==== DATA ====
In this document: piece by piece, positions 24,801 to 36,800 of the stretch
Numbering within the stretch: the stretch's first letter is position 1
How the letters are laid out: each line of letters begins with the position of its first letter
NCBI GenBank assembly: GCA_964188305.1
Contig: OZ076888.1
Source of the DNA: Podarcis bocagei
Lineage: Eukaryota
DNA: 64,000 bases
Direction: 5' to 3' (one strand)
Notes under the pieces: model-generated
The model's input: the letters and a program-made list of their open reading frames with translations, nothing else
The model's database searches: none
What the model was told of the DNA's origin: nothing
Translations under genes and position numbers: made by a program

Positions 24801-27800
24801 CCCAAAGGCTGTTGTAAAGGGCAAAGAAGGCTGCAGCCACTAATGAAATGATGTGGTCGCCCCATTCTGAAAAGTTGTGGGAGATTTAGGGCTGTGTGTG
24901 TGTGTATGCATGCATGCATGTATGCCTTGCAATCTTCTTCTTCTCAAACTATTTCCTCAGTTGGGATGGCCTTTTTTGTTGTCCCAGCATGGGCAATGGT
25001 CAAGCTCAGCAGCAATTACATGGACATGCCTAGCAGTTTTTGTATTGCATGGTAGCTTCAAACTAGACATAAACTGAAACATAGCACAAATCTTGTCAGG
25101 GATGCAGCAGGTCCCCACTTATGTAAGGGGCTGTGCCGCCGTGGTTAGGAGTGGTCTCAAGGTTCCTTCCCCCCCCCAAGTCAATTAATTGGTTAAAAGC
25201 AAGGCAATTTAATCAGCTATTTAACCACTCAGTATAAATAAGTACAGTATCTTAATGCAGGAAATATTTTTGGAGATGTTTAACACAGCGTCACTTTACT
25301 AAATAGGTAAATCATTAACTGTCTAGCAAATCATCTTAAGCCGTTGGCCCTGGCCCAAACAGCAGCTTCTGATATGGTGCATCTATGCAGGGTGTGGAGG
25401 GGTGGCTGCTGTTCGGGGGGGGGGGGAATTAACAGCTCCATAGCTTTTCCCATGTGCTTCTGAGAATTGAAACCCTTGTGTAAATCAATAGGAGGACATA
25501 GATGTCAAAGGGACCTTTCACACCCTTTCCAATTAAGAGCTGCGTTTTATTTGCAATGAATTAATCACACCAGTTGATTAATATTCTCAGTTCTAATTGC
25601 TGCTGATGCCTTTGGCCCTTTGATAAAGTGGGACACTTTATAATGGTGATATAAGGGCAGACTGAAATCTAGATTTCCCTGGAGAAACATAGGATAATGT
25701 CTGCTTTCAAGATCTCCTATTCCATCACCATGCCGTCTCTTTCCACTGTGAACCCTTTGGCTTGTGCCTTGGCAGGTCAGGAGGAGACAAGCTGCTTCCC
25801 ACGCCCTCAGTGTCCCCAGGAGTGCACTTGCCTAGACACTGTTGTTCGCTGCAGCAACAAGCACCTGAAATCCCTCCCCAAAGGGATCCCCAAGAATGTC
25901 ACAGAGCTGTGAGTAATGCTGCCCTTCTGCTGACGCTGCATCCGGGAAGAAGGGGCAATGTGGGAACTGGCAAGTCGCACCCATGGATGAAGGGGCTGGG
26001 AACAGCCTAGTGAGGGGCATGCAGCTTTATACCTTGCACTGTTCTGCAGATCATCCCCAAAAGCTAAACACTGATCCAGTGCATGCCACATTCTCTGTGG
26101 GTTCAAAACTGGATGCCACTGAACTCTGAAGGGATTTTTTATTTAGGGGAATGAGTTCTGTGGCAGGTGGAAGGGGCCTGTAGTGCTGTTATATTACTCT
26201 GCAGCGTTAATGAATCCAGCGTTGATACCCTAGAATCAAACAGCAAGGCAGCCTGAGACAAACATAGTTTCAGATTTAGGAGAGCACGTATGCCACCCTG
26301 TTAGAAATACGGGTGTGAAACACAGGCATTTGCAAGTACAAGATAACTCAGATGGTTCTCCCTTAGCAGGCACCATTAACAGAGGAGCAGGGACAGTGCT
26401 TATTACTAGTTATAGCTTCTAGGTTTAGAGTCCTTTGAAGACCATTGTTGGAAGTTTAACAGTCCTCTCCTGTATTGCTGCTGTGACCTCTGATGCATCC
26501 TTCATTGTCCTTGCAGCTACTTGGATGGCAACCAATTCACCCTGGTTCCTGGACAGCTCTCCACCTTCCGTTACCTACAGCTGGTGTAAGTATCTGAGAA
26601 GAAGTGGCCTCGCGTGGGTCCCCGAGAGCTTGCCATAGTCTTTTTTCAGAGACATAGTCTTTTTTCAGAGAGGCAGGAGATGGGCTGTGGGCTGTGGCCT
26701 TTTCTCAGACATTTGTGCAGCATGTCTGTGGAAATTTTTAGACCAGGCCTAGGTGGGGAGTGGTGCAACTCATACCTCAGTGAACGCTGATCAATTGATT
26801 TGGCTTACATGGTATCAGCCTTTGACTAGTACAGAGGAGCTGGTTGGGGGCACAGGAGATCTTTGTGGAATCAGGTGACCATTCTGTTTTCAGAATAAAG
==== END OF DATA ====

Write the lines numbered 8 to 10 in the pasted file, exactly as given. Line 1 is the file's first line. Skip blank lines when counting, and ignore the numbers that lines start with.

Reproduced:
DNA: 64,000 bases
Direction: 5' to 3' (one strand)
Notes under the pieces: model-generated